WITH VIRGINIA'S Supreme Court poised to amend the state's noxious rule blocking convicts from access to the courts, the General Assembly has jumped into the fray. Last week the state crime commission asked the state Supreme Court to hold off on amending the so-called 21-day rule -- which prevents courts from considering newly discovered evidence more than 21 days after a conviction -- so that the legislature could address the matter itself. This would be fine if the General Assembly were planning to deal with it swiftly and seriously. But judging by the proposals members are putting on the table, there's little reason for confidence of that.
The 21-day rule is one of the truly irrational aspects of the commonwealth's criminal justice system. Under its terms, even indisputable evidence of innocence is off limits. After a conviction becomes final, Virginia law simply doesn't care whether it was accurate or not. The General Assembly recently created a narrow exception for biological evidence, but that only raises the broader question of why other compelling evidence of innocence should remain beyond review. To its credit, the Virginia Supreme Court has been troubled by the 21-day rule, and it recently proposed an amendment that would allow courts to consider non-biological evidence after conviction in certain cases as well.
Now, however, the crime commission has sought to delay the final rule and dump the process of amending it into the legislature. Sen. Kenneth W. Stolle (R-Virginia Beach), who heads the commission, has introduced "place-holder" legislation that would relax the rule slightly while the legislature studies the issue. But his place-holder legislation is hardly better than no change at all. And there is no guarantee either that the legislature's final product will be as constructive as the court's proposed rule, or even that inertia will not render the temporary measure permanent.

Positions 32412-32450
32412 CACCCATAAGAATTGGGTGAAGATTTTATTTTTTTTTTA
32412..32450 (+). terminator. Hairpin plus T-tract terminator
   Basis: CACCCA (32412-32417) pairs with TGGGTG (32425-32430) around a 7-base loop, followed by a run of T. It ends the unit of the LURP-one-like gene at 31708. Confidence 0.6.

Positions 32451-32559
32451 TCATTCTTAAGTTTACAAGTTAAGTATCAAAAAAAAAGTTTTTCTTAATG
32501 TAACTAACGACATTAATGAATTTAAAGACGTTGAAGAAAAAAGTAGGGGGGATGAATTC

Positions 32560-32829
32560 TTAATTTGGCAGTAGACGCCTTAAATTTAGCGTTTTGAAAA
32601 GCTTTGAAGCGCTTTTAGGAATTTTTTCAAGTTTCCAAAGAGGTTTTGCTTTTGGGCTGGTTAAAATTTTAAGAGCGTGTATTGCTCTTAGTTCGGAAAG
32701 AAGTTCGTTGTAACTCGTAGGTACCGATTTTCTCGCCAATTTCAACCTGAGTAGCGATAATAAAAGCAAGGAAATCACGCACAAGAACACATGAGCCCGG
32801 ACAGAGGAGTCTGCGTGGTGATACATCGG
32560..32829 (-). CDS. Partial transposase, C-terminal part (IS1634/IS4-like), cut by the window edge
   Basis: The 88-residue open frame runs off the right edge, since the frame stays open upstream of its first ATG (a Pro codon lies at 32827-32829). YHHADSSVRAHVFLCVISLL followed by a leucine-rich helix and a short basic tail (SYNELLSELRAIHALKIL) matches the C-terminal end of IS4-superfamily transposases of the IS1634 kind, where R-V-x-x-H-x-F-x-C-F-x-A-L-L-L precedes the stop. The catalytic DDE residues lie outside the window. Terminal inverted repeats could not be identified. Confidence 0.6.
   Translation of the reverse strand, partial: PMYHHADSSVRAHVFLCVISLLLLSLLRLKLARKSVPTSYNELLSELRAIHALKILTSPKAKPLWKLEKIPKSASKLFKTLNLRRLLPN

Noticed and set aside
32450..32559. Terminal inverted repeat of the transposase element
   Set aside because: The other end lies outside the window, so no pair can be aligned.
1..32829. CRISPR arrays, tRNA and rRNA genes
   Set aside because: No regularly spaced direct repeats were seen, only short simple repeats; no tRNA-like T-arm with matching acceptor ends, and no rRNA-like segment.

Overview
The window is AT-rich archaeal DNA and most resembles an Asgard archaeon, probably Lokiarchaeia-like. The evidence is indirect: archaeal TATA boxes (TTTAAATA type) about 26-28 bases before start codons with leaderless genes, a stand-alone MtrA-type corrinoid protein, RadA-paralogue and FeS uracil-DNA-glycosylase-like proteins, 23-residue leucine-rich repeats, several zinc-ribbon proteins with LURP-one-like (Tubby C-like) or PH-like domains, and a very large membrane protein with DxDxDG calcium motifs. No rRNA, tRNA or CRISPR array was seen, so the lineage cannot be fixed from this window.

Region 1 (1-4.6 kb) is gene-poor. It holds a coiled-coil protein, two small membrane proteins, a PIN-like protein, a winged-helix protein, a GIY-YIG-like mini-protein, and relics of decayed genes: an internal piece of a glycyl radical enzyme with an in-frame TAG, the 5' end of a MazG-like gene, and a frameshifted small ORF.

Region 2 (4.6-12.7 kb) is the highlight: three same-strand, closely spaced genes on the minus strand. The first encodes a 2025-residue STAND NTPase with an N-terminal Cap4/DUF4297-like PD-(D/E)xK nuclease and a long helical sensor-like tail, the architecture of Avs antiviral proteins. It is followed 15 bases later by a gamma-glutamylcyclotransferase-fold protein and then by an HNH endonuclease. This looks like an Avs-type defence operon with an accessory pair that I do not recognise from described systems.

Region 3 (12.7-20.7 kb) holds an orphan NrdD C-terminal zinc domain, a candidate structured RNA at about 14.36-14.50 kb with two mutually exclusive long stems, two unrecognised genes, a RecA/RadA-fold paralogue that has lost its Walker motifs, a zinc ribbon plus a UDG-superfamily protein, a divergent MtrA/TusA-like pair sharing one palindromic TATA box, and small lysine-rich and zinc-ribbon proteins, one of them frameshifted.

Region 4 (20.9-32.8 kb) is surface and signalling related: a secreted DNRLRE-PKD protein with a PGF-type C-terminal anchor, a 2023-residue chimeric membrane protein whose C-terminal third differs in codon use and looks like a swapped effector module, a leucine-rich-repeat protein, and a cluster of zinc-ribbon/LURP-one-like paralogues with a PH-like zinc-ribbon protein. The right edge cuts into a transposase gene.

Mr. Stolle's bill would, if enacted, turn the 21-day rule into a 90-day rule. But in major cases in which Virginia convicts have turned out to be innocent, the critical evidence has never surfaced during the 69 extra days this proposal would allow. Rather, evidence of innocence generally comes to light years later. The fundamental problem is in any rule that, after any arbitrary period of time, keeps imprisoned an innocent person who can prove his innocence. Mr. Stolle says he is willing to be flexible about the interim measure. And if the General Assembly wants to tackle this problem, its involvement is certainly welcome. But it would be a great shame if legislators blocked the Supreme Court's proposal and then dithered or produced no meaningful change.